Belfast Telegraph

Jeremy Clarkson demands steak knife at Belfast Top Gear Live show

By Joanne Sweeney

Jeremy Clarkson may have lost his TV job because of a steak dinner - but he doesn't appear to have lost his appetite for the meal that got him into trouble.

The three-page 'rider' - a performer's list of backstage demands - for previous Top Gear Live tour shows mentions a steak knife as one of the items that must be provided to keep Clarkson and his co-hosts, James May and Richard Hammond, happy.

Clarkson's contract with the BBC was ended after an unprovoked attack on Irish producer Oisin Tymon at a North Yorkshire hotel.

It was widely reported that Clarkson lost his temper after he wasn't able to have a steak and chips dinner after filming.

Mr Tymon had his lip split by Clarkson in a 30-second-long assault on March 4 and took himself to hospital with his injuries. He was also shouted at by the former Top Gear presenter in a torrent of verbal abuse.

And while he may demand his steak knife, Belfast's gourmet restaurants are probably off the menu. That's because the rider insists that the stars are based close to a McDonald's.

The publication of the rider in the Daily Mail reveals demands for Clarkson's favourite tipples, Chateau Leoube rosé wine, Veuve Clicquot champagne and Peroni beer for the green room, as well as an array of cigarettes.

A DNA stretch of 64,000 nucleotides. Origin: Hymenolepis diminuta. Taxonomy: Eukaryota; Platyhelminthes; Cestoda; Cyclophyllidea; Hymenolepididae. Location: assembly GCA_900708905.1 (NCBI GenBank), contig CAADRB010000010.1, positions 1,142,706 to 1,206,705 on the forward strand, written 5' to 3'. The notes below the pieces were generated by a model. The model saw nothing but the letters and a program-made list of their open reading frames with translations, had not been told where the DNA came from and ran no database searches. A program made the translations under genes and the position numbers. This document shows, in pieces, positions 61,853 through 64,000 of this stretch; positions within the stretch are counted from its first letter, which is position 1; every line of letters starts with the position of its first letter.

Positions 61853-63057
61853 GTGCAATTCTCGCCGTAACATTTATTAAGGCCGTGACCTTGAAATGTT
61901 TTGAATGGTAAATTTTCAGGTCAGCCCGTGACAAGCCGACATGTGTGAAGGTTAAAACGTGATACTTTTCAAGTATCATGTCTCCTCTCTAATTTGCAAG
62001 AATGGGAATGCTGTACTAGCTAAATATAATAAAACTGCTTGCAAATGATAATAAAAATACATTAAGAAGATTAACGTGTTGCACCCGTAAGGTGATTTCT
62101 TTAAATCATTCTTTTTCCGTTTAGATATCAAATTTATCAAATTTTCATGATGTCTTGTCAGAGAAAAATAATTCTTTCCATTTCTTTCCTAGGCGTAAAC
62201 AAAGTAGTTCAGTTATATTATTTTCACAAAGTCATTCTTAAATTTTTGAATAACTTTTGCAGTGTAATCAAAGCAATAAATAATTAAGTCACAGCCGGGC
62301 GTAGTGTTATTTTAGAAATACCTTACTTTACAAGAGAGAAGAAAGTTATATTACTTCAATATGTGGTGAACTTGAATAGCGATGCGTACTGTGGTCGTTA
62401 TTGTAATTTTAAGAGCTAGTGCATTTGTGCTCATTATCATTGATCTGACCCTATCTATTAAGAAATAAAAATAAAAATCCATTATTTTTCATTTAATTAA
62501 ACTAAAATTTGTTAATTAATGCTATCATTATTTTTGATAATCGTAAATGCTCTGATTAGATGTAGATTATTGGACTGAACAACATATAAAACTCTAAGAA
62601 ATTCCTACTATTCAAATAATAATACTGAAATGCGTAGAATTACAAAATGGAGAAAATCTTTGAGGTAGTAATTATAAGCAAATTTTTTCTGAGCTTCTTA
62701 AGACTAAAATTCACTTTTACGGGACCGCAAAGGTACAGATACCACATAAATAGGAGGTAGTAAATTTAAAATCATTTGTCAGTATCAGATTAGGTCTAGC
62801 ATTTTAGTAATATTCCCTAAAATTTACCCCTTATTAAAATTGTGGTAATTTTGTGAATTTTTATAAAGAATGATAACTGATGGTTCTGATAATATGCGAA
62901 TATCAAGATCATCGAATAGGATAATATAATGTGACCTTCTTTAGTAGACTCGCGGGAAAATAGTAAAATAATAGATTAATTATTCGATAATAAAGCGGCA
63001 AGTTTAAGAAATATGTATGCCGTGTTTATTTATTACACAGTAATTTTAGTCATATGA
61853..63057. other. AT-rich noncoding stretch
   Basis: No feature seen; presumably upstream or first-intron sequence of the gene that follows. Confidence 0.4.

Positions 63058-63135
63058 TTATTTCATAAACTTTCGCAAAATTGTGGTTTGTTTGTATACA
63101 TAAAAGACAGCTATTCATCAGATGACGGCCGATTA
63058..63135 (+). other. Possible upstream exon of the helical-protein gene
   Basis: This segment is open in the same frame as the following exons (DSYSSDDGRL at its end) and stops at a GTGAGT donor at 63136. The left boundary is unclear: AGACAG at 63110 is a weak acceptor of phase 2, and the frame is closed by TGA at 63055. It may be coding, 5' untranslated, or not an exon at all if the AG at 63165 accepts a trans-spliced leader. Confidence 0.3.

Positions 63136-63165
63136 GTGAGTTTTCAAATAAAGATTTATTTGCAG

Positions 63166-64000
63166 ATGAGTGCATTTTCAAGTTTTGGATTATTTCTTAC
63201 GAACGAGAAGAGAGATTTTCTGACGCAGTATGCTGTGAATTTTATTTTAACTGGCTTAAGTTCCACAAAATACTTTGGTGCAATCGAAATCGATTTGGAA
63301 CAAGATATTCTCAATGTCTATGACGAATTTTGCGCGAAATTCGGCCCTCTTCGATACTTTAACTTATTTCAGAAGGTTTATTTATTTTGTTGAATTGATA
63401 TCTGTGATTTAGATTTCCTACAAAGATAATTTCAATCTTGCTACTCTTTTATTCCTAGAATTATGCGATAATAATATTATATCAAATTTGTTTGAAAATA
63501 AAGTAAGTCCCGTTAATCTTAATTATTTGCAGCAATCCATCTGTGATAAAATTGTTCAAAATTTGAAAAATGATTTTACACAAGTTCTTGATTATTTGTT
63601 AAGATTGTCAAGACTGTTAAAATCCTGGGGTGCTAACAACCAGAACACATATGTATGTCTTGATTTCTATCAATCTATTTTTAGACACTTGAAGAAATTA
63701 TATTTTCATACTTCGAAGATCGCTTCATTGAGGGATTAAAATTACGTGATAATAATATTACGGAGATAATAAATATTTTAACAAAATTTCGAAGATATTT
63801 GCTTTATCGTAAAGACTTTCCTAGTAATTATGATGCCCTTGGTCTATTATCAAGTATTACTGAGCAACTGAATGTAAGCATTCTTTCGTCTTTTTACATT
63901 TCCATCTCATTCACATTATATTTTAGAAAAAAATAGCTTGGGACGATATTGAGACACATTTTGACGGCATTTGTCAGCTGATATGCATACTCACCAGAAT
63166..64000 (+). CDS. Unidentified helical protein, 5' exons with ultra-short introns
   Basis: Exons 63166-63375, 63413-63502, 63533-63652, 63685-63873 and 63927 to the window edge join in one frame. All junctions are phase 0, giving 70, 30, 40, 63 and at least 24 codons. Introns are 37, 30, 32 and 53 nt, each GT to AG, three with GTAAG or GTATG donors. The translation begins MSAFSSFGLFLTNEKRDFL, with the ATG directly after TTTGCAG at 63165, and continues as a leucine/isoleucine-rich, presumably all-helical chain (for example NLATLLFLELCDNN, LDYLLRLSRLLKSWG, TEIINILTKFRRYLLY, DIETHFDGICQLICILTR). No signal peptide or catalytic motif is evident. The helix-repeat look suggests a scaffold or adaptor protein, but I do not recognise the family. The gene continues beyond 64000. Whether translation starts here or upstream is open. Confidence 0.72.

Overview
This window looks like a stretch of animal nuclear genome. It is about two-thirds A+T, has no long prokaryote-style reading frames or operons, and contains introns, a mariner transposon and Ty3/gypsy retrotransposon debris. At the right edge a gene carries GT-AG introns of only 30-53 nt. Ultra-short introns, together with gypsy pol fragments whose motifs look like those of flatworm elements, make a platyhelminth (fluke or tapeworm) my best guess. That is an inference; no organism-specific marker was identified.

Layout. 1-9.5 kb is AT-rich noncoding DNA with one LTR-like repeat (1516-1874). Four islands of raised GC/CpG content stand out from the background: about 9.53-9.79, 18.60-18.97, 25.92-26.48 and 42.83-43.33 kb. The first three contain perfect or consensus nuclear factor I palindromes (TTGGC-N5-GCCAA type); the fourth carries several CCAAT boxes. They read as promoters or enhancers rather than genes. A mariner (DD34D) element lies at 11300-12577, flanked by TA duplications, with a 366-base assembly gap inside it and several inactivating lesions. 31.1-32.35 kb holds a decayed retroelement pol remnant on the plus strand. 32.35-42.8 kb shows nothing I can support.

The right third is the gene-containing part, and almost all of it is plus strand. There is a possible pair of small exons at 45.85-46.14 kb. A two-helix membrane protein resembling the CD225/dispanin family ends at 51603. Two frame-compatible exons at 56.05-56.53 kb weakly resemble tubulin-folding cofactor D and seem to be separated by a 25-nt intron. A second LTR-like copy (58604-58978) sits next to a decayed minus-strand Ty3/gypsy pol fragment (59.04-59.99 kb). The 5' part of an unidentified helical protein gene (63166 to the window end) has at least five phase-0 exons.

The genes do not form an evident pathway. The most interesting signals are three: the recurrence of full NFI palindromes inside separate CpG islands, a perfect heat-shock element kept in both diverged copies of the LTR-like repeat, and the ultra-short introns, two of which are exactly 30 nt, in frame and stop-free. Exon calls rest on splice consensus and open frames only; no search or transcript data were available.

Despite being axed by the BBC, the five Top Gear live shows at the Odyssey Arena from May 22 to 24 appear to still be on - probably with Clarkson, but perhaps under a different name and format.

A spokeswoman for Brand Events, which organises the Live Nation events for Top Gear Live, said yesterday that the shows had not been cancelled. "We are still reviewing contracts at this stage and once we know the outcome, we will let the fans know."

And senior Live Nation executive Phil Bowdery insisted over the weekend that Clarkson would be in Belfast - with or without an expected approval from the BBC.

A spokeswoman for the Odyssey insisted that the venue knew nothing more about their client's intentions for the show or anything about the rider.

"The rider is nothing to do with us, we don't provide it and all artistes have one," she said.

Belfast Telegraph


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